By on June 12, 2015

Factory Five Mk4 Roadster

Has the thought of assembling a replica vehicle put you off of buying one? Thanks to Congress, you may soon be able to buy a factory-direct turnkey model.

U.S. House Resolution 2675 — the “Low Volume Motor Vehicle Manufacturers Act of 2015” — is a bipartisan bill sponsored by Representatives Markwayne Mullin of Oklahoma and Gene Green of Texas. According to Autoblog, the resolution would grant low-volume vehicle manufacturers — those producing no more than 500 units per year — the right to sell their wares direct from the factory with no assembly required, instead of only shipping them as kits to their customers as occurs now.

Though the vehicles would still need to follow safety and environmental standards as set by the National Highway Traffic Safety Administration and the Environmental Protection Agency, those standards would be applied separately from high-volume manufacturers.

HR 2675 was introduced last week, and will arrive before the House Energy and Commerce Committee at a yet-to-be-determined date.

[Photo credit: Factory Five Racing/Facebook]

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32 Comments on “US House Resolution Would Allow Factory-Direct Turnkey Replica Vehicles...”

  • avatar

    I want a new…

    -IH scout (Navistar)
    -H2 Hummer (AM General)
    -GMT800 anything with biggest engine(GM)
    -1st Gen K5 (GM)

    Too bad it won’t happen. There are only 3-4 vehicles I would buy today, certainly can’t have me buying a new vehicle that isn’t an IPhone integrated turbo charged lawnmower engine mobile.

  • avatar

    Slightly off topic, but not entirely (I think). I beg someone at TTAC (preferabley Mr Baruth) to test this out:

  • avatar
    healthy skeptic

    Great start!

    Now if only we get that cap raised to about 500,000, or maybe 5,000,000. Or have the cap eliminated all-togehter. In other words, make things as they should be, and should have been all along.

  • avatar
    bumpy ii

    All we have to do is repatriate the Tsuru tooling from Mexico, and B13s for all!

  • avatar

    They still need to come up with a way to legalize cars like the Ariel Atom, Polaris Slingshot, and other limited use race/sports cars.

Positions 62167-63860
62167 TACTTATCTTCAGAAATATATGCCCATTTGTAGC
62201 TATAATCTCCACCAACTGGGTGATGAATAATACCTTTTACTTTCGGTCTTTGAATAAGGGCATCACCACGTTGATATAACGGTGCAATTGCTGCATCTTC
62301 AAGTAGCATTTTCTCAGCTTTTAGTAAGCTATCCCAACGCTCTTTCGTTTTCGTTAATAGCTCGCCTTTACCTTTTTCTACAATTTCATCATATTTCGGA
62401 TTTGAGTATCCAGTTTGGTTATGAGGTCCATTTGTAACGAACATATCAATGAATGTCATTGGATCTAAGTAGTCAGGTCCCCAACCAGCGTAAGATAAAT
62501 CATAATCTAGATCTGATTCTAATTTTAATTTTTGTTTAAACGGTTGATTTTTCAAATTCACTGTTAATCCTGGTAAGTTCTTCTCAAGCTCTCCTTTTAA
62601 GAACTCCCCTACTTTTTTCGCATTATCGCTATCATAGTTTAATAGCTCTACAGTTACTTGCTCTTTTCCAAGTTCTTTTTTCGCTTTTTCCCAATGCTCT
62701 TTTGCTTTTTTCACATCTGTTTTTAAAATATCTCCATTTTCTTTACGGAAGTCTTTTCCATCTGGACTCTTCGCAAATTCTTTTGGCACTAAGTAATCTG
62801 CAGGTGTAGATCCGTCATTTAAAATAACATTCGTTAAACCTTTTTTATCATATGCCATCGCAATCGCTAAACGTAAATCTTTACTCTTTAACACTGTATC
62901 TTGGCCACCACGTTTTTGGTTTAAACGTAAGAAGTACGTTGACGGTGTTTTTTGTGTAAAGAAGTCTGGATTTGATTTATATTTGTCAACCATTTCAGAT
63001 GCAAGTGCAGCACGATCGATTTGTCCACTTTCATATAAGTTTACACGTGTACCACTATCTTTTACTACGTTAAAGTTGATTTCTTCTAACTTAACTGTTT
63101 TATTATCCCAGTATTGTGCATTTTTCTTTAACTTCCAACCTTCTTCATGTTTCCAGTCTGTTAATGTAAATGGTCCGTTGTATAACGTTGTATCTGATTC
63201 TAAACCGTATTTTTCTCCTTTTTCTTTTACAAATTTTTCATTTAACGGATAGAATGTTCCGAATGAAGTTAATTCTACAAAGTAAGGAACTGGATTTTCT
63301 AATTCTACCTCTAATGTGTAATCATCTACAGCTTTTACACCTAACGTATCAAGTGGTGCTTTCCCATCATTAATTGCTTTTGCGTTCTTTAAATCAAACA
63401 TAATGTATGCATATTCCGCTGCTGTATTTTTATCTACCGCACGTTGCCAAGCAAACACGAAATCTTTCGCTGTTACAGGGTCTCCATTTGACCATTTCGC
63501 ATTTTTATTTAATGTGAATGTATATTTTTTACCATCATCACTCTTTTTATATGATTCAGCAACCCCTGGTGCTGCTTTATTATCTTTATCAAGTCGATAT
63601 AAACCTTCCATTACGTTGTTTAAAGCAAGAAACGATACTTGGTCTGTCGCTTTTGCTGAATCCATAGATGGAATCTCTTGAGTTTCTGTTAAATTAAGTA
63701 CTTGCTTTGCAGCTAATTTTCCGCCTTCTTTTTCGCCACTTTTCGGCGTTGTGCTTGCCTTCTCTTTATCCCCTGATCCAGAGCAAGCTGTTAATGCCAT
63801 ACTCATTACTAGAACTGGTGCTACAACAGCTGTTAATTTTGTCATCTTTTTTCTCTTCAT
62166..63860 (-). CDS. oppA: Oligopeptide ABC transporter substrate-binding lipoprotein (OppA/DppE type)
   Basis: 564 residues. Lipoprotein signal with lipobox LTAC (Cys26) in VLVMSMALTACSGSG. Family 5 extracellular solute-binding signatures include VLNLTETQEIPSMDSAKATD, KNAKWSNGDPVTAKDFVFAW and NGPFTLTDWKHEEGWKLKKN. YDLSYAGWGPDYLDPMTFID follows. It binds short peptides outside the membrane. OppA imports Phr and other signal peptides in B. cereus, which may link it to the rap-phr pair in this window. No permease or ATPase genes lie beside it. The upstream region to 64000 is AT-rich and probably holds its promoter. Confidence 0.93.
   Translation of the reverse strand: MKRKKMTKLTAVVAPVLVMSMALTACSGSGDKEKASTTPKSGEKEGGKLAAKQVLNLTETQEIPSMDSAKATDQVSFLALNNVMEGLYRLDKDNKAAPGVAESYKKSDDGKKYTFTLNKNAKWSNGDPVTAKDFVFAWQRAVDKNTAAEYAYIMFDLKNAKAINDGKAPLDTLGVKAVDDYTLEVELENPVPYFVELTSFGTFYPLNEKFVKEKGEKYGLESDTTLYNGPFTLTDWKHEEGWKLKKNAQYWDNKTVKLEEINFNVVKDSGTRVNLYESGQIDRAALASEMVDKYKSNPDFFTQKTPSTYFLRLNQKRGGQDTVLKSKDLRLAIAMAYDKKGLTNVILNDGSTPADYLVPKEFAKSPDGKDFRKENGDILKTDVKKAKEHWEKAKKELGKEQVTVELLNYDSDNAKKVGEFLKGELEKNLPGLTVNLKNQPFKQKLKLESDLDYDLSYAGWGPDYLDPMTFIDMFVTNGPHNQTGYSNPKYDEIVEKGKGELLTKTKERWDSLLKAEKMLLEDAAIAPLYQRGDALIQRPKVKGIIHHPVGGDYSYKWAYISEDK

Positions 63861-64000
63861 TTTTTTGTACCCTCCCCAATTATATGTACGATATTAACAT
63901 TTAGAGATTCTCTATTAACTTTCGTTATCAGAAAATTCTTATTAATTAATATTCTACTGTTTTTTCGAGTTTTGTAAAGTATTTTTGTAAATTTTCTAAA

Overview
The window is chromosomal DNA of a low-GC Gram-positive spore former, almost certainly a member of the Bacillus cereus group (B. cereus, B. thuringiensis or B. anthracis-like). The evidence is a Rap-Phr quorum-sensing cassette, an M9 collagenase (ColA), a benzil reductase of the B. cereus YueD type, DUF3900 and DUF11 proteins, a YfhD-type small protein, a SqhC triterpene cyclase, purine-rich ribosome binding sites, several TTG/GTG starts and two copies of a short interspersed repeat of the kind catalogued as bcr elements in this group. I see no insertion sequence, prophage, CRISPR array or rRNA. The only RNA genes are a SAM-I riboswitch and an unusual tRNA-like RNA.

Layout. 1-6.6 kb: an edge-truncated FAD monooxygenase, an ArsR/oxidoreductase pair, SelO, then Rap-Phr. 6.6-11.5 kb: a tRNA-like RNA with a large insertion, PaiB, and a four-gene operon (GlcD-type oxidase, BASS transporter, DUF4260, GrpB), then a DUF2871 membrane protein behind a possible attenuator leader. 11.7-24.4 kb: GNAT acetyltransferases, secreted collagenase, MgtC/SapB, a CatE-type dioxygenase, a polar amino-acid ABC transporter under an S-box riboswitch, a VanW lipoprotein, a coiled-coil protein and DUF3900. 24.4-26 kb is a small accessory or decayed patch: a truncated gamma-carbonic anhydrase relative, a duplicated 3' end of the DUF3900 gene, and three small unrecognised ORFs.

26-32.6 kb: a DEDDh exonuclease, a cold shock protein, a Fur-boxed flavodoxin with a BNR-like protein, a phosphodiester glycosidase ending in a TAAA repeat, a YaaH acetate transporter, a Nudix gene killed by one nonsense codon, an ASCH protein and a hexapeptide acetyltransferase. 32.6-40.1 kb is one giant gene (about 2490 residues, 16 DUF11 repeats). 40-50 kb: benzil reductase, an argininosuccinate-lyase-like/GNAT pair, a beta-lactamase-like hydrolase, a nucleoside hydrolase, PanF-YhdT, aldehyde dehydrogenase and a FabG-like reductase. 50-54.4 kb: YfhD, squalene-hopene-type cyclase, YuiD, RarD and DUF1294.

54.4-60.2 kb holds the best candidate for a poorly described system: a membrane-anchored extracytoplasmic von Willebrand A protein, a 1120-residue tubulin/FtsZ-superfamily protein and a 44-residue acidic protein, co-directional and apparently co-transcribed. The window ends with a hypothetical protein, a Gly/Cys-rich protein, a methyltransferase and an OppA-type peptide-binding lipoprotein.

• avatar
    87 Morgan

    The Slingshot is very much a street legal motorcycle. The three wheels allow it to circumvent standard issues plaguing others who have, let’s say, four wheels. No more need for airbags, crumple zones, blah blah

  • avatar
    87 Morgan

    Why can’t manufacturers sell their expired tooling and equipment to the aftermarket coach builders?

    Really no different then buying generic drugs instead of name brands after a certain time. Yes please on a K5.

  • avatar

    “Though the vehicles would still need to follow safety and environmental standards as set by the National Highway Traffic Safety Administration and the Environmental Protection Agency, those standards would be applied separately from high-volume manufacturers.”

    Ummmm….how exactly do you get a vintage 427 Cobra replica to meet EPA or NHTSA regulations, anyway?

    • 0 avatar

      The EPA part is pretty easy if you have a donor drivetrain out of anything from the fuel-injected/catalytic converter era. Not sure about the NHTSA part, you can only assume they mean thing like headlights instead of crash testing.

    • 0 avatar
      87 Morgan

      I am fairly certain the cars are titled as 67’s or something along those lines, thus avoiding regs.

      • 0 avatar

        Depends on the state. Mine was registered as a 94 in Iowa and a 1971 in CA (pre-SB100). Now in CA it can be registered SB100 as a 1965 or whatever the body style replicates.

    • 0 avatar
      Athos Nobile

      I skimmed through the bill. It can be done, as the replica has to meet the regulations when the car was originally launched, not the current ones.

      What will make this expensive, if that, if I read correctly, the replica has to be OEM licensed/authorised. That will take a lot of the players off. The engine also has to be fitted according to OEM instructions regarding emissions, with all the required labelling.

  • avatar

    I wonder who Messers. Mullin and Green are trying to help out? Or are they starting their own low volume car company?

  • avatar

    500 is too low. The number needs to be near at the lower limit of what the big manufacturers will produce before they deem something not worth their effort (unless the vehicle is almost pure profit for them.) Somewhere between 1 and 5 thousand would be more appropriate.

    • 0 avatar

      It won’t matter. The cars these makers will turn out will appeal to such a small share of the market that demand will be the limiting factor, not the law.

      • 0 avatar

        I agree with you, but the 500 figure was likely chosen to keep the pricing artificially high which would further limit niche appeal. 5,000 would have been a better figure as I see it as unlikely most if any of these marques could hit this figure thus the whole market is satisfied.

  • avatar

    If this passes, somebody’s snowflake child is eventually going to kill himself in a factory built FFR Cobra, when he might have survived with side protection, air bags, etc. Then this’ll all come to an end.

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